As qualitative research is a form of social enquiry that focuses on the way people make sense of their experiences and the world in which they live, this research focuses on individuals who have had a heart attack and have then undergone the same treatment. The aim is to understand, describe and interpret their experiences, behaviour and feelings by looking at social processes and interactions. This was based on undertaking three separate focus groups involving patients, clinicians and members of the management team from a local NHS acute hospital in West London. Furthermore, in-depth, semi-structured interviews with eight patients were conducted. The idea behind surveying patients', clinical staff and managers narratives/opinions, was to establish a holistic view of discharge planning and practice. Recommendations for change could then be made dependant on these findings, in order to improve the effectiveness and efficiency of this process, in addition to patients’ experiences.

Following the completion of the focus groups and semi-structured interviews, analysis was undertaken to identify whether any common themes emerged across the three different groups. Although the narratives identified varying views, the most significant of the emerging themes was that of communication and the attitude of staff. Indeed, further analysis confirmed that communication was a prevalent issue in all three focus groups. The findings suggest patients have specific individual needs; this would not be surprising given the treatment and care received. Communication was also noted to be a major theme for patients; whilst clearly the majority of patients were relatively happy with the care received, they remained keen to make suggestions for improvement. The attitude of staff also featured strongly; patients were keen to suggest the changes they required and their rationale for these suggestions. The clinicians' themes mirrored the patients' themes, whilst also incorporating resource and innovation. The managers' themes commonly focused on service and proposed new ways of working, which included 'joined-up' working across acute and community services. Furthermore, the clinicians' and managers’ themes recognised that the attitudes of all groups of staff remained a challenge.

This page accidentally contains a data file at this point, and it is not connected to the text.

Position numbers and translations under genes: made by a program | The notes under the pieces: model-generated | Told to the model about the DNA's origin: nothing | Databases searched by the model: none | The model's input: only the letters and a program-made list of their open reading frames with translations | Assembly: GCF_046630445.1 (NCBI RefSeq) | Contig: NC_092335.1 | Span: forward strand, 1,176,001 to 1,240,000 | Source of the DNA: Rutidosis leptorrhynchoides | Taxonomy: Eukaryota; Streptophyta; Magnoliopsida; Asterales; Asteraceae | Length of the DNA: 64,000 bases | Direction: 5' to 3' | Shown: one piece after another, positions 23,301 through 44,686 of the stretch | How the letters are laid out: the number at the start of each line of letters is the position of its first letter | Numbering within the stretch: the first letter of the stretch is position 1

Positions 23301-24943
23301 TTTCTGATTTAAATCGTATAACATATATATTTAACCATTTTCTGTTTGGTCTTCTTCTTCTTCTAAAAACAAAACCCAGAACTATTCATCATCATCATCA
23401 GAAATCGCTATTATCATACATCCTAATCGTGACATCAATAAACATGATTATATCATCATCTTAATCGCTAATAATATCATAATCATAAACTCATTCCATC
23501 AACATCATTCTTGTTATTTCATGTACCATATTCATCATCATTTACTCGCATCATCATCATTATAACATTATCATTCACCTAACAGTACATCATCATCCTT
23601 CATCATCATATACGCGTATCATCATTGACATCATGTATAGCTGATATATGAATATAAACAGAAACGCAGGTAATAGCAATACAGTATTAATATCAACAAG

In conclusion, this study has demonstrated the requirement for and the importance of effective communication throughout the entire discharge process. The aims are as follows: to ensure that post-procedure patients are discharged home or into a community setting safely; that they receive the right care, treatment and information in the most appropriate setting; and that they find and use ways to facilitate their recovery. Furthermore, this study has validated the importance of empowering patients to live with their diagnosed condition/disease by enabling the provision of support post-discharge. To this end, there is a need to ensure that positive values (such as empathy and compassion) remain a core part of the discharge planning process. This can be achieved by recognising each patient as an individual who is trying to make sense of a daunting life-changing experience whilst maintaining their own core belief and value systems. As a result, recommendations for improvements and change within this study have been based upon these findings.

Further research needs to be defined to ensure that discharging patients from an acute hospital to their home or community setting remains both safe and effective, whilst also being informative and empowering.

Item Type: Thesis (Doctoral)
Subjects: Medicine and health > Clinical medicine > Clinical care
Medicine and health > Clinical medicine
Medicine and health
Depositing User: David Phillips
Date Deposited: 31 Aug 2017 14:45
Last Modified: 27 Sep 2017 14:57
URI: http://repository.uwl.ac.uk/id/eprint/3838